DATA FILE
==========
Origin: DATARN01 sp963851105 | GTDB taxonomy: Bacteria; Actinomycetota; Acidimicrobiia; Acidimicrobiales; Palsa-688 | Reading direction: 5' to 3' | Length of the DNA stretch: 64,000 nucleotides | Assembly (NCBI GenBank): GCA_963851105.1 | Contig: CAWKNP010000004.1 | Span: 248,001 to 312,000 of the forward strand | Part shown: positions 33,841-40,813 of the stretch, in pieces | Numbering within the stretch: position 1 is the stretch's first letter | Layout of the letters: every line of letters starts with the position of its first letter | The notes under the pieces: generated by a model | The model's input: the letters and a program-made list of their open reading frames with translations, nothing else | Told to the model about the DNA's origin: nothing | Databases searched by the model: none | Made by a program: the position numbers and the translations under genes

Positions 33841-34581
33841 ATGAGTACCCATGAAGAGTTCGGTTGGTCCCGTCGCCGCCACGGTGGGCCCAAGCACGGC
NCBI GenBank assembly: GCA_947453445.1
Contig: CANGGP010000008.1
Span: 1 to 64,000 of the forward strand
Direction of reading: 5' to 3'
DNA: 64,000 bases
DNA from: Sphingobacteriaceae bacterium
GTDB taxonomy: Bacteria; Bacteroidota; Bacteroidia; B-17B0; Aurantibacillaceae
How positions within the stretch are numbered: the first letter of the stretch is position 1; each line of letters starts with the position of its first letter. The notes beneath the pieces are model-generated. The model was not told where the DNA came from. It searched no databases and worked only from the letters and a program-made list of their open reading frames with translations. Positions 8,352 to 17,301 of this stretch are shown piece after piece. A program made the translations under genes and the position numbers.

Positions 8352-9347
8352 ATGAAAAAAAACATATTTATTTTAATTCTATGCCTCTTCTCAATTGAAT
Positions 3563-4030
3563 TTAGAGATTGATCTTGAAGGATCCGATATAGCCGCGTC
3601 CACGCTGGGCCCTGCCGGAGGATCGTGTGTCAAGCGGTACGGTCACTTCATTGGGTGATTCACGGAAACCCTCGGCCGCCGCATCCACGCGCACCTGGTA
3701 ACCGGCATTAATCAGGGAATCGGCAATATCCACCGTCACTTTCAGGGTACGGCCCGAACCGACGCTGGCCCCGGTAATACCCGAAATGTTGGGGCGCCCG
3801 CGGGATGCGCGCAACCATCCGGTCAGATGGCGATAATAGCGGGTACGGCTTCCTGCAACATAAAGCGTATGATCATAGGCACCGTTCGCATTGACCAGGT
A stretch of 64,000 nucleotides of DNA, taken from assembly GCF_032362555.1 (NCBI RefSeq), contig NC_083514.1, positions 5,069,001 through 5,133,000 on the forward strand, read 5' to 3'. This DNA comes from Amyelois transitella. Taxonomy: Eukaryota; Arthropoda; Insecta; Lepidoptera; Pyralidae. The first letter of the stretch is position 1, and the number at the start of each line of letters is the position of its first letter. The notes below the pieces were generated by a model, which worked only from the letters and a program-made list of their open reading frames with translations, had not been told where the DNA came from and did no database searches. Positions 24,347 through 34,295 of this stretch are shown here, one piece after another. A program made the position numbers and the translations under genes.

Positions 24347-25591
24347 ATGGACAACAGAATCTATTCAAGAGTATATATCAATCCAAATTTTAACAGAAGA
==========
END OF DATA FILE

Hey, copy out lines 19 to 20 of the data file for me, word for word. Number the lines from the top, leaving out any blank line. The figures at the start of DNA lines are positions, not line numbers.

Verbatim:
A stretch of 64,000 nucleotides of DNA, taken from assembly GCF_032362555.1 (NCBI RefSeq), contig NC_083514.1, positions 5,069,001 through 5,133,000 on the forward strand, read 5' to 3'. This DNA comes from Amyelois transitella. Taxonomy: Eukaryota; Arthropoda; Insecta; Lepidoptera; Pyralidae. The first letter of the stretch is position 1, and the number at the start of each line of letters is the position of its first letter. The notes below the pieces were generated by a model, which worked only from the letters and a program-made list of their open reading frames with translations, had not been told where the DNA came from and did no database searches. Positions 24,347 through 34,295 of this stretch are shown here, one piece after another. A program made the position numbers and the translations under genes.

Positions 24347-25591